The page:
Pixar Animation Studios transformed the animation industry with these 13 short films, available in one collection for the first time ever.
There's probably something for everyone in these groundbreaking short films, which redefined the category and made audiences look at animation in a whole new way. This anthology includes three Academy Award winners and five additional nominees. Kids are most likely to enjoy the ones featuring some of their favorite characters from Cars,Monsters, Inc. and The Incredibles. And they're bound to inspire some very animated discussions!
This age-by-age guide is presented by our sponsor.
These short films are very different than the animated movies preschoolers are used to, and they may not know what to make of them. Five-year-olds may enjoy watching Sulley and Mike take a ride in "Mike's New Car," in which everything goes wrong and they end up having to rely on an older mode of transportation--their own two feet!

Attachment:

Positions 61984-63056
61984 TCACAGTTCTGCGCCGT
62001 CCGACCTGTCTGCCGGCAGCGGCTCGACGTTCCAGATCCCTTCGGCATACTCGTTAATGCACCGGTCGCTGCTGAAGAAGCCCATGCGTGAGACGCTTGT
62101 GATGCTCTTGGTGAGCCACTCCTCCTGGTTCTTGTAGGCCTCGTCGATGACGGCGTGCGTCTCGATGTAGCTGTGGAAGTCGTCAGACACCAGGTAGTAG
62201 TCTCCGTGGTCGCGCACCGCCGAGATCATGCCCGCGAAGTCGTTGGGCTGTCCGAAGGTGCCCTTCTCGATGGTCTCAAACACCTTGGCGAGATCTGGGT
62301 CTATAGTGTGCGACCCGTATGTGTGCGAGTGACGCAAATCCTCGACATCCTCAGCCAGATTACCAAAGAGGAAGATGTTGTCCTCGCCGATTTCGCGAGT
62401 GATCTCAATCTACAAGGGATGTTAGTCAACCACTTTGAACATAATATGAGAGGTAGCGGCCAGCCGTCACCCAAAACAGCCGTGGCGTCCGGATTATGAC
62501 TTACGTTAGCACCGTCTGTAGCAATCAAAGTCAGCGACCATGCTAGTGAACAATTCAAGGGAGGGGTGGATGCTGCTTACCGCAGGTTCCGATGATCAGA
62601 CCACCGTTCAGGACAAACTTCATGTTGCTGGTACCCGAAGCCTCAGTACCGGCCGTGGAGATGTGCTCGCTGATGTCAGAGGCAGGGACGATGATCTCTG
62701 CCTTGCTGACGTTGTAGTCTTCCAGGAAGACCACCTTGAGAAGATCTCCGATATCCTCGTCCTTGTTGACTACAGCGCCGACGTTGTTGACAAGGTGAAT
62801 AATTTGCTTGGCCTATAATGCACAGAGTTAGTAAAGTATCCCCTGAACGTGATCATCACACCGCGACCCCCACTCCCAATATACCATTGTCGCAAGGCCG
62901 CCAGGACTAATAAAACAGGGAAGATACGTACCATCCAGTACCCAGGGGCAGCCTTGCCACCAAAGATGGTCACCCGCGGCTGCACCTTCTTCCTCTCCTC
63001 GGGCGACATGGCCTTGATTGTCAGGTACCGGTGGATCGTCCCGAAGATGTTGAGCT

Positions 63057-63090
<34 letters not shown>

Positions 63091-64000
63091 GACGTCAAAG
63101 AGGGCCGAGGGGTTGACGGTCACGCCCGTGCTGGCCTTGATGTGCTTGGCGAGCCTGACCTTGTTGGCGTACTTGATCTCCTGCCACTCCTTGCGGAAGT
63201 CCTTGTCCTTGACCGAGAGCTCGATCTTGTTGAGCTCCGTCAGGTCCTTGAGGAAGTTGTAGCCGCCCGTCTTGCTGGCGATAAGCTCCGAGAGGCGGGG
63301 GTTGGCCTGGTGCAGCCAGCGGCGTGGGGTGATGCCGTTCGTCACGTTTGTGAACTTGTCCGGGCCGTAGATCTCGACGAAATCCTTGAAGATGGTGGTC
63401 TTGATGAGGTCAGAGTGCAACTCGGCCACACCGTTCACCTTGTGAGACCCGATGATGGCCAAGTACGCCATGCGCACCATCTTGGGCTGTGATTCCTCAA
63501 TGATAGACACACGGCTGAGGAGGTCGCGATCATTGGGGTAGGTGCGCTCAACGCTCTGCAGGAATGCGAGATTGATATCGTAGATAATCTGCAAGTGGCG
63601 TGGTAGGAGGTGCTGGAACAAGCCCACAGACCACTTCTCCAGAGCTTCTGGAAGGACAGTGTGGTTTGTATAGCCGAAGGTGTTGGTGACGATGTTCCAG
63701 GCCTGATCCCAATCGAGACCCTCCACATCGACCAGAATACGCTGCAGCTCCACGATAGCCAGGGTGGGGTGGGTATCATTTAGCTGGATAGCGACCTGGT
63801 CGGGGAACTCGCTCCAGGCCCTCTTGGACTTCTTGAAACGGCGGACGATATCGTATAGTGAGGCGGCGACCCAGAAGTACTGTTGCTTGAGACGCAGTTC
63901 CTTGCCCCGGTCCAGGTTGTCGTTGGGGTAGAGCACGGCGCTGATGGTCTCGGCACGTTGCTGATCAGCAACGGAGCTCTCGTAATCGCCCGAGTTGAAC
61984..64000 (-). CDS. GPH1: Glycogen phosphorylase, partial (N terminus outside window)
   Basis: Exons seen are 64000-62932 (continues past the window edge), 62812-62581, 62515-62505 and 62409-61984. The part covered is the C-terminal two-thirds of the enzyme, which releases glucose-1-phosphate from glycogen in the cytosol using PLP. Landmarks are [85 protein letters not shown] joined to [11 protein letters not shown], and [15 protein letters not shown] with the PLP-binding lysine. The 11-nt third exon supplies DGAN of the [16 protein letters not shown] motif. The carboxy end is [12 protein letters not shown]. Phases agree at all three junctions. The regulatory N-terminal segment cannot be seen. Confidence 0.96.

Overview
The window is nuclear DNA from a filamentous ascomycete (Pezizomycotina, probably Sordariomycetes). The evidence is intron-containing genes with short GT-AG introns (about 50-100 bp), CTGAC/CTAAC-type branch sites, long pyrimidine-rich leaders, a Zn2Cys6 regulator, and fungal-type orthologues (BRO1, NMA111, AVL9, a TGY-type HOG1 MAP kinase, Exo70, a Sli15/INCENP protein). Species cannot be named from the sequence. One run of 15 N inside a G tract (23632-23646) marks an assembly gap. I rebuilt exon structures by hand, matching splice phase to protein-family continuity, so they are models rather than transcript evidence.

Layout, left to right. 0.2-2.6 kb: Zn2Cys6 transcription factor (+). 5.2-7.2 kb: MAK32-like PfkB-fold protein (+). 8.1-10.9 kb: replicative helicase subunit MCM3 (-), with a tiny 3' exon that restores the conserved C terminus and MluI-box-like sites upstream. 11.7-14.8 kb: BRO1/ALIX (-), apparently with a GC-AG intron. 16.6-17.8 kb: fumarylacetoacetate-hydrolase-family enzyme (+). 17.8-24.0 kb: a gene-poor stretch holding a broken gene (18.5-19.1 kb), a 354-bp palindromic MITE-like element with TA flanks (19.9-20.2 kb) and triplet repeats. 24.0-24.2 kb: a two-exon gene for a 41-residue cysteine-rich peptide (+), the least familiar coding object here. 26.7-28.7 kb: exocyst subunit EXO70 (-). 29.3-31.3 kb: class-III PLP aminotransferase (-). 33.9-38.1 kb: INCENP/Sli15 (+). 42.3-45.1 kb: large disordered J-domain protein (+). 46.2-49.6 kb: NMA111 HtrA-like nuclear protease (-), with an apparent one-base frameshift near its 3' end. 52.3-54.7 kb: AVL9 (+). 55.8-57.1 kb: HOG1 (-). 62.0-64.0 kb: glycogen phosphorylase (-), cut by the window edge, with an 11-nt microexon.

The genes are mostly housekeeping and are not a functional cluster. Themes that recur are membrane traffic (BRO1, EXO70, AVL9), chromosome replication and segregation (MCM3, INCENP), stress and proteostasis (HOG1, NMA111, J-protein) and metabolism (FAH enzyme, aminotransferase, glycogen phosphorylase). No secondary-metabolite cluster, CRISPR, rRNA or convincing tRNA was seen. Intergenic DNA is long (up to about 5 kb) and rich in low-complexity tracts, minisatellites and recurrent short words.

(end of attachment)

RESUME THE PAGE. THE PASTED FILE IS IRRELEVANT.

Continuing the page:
Because the stories are not spoon-fed to them in a traditional manner, these short films will really make kids think. They've probably already seen some of them in the theaters--like "Lifted," in which an alien student messes up his first lesson in abduction, and "One Man Band," featuring competing street musicians vying for an observer's gold coin--but they'll get more out of them after watching them again. A great one for kids in this age group is "Boundin'," a Dr. Seuss-like tale of a preening lamb who loses his pride after his shiny coat is shorn. When a great American jackalope comes bounding on to the hillside, he teaches him what it takes to rebound in a world of ups and down.
Tweens may gain a lot of insight from watching these short films with the audio commentary on, and listening to mastermind John Lasseter explain how and why specific characters, scenes and techniques were created. Recognizing that the credits for each film are almost as long as the film itself, they'll also gain a newfound appreciation for the craft. Tweens can find many good messages in these films, especially "For the Birds," in which the clique mentally turns on a flock of birds who make fun of an outsider who just wants to join them.